The Obami’s vendetta against Fox was a stunning success — for Fox. “Fox News had its best January in the history of the network, and was the only cable news network to grow year-to-year. FNC also had the top 13 programs on cable news in total viewers for the fifth month in a row, and the top 13 programs in the A25-54 demographic for the first time in more than five years.”

Sen. John Kerry: “We need a constitutional amendment to make it clear once and for all that corporations do not have the same free speech rights as individuals.” It may be a daft idea to amend the Constitution so as to restrict speech, but at least he’s more honest than the president. You can’t overrule a First Amendment decision by statute.

Sen. Judd Gregg will be missed when he retires. “Office of Management and Budget Director Peter Orszag faced the wrath of Sen. Judd Gregg, R-N.H., Tuesday during the Senate Budget Committee hearing on the Obama administration’s budget proposal for 2011. Gregg was irked about President Obama’s plan to unveil a new proposal to use $30 billion from Troubled Asset Relief Program funds to help community banks lend to small businesses at an event Tuesday afternoon in Nashua, NH — Gregg’s home state. ‘This proposal violates the law,’ Gregg said. ‘The whole concept of the TARP was as we recouped the money, we would use it to pay down the debt. Now that’s not going to happen. It’s become a piggy bank. A piggy bank which adds to our deficit.’”

Yes, Richard Reid was Mirandized. So what? John McCormack: “But the fact remains that it was a mistake to mirandize Abdulmutallab — just as it was a mistake to mirandize Reid. At what point will Democrats realize that the Bush administration’s mistakes are not an excuse for the Obama administration’s failures?” The answer is never. They ran against Bush, they won being against Bush, they crafted not-Bush national-security policies, and now they are convinced they can govern being not Bush (except when they repeat an error of the Bush administration). This is what comes from Bush Derangement Syndrome, I suppose.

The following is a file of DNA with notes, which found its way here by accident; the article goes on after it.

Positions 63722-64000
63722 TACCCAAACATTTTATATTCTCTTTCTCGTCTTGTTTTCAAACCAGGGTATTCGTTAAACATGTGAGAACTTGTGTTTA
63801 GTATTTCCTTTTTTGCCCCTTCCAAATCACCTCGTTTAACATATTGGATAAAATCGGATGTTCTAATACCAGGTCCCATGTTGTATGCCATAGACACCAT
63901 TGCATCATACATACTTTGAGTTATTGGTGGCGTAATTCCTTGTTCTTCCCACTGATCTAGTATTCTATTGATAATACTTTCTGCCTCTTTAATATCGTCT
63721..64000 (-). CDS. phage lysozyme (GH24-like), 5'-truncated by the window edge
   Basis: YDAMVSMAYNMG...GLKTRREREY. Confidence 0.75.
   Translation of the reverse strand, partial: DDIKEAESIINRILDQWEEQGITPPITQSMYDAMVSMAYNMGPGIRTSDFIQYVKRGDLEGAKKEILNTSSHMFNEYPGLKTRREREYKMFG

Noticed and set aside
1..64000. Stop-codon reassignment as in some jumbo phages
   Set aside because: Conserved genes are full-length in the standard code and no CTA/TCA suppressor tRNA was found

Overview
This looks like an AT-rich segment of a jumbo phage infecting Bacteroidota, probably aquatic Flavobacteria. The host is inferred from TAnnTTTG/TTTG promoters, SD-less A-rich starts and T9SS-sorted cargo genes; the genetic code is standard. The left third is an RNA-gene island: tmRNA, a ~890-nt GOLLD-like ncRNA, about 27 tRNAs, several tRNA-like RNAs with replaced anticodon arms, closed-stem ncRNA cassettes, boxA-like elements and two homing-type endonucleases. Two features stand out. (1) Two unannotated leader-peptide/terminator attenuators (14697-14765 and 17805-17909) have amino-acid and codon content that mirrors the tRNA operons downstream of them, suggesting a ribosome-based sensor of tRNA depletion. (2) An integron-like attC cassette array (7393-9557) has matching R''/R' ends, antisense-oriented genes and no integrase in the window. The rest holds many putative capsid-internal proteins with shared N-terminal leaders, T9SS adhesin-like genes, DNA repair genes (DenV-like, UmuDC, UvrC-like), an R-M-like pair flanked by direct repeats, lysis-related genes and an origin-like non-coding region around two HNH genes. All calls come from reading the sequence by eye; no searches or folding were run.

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The D Handicap

Michael Barone thinks Martha Coakley showed her true stripes and may have tipped the race by ignoring the shoving of reporter John McCormack in front of her eyes. “Coakley, who took much of the month of December off and whose campaign didn’t even bother to run TV ads last week, seems to feel entitled to the Senate seat.” She feels entitled to hide behind an independent candidate at debates and to ignore legitimate questions on foreign policy. Barone thinks that her attitude is now plain for the voters to see — namely, “if little people get in my way, like the mild-mannered John McCormack, well, they just have to be taken out of the picture.”

In fact, as Barone points out, Coakley has proved to be an inept candidate running a weak campaign, raising the real potential for not only an upset win by Scott Brown but also a whole lot of second-guessing about how Democrats (in a state with no shortage of Democrats) wound up with such a mediocre candidate in the first place. Barone jokes, “Democrats might conclude that Martha Coakley was a Republican plant, a Manchurian candidate inserted into the race in order to deprive Democrats of their 60th vote in the Senate.”

Actually, Coakley is beginning to bear an uncanny resemblance to Creigh Deeds, who ran an atrocious campaign, got tied up in knots during debates, and failed to impress anyone. In both cases, the candidates really weren’t equipped to run competitive races with well-articulated positions on the issues. They simply assumed that being the Democrat in the race was enough.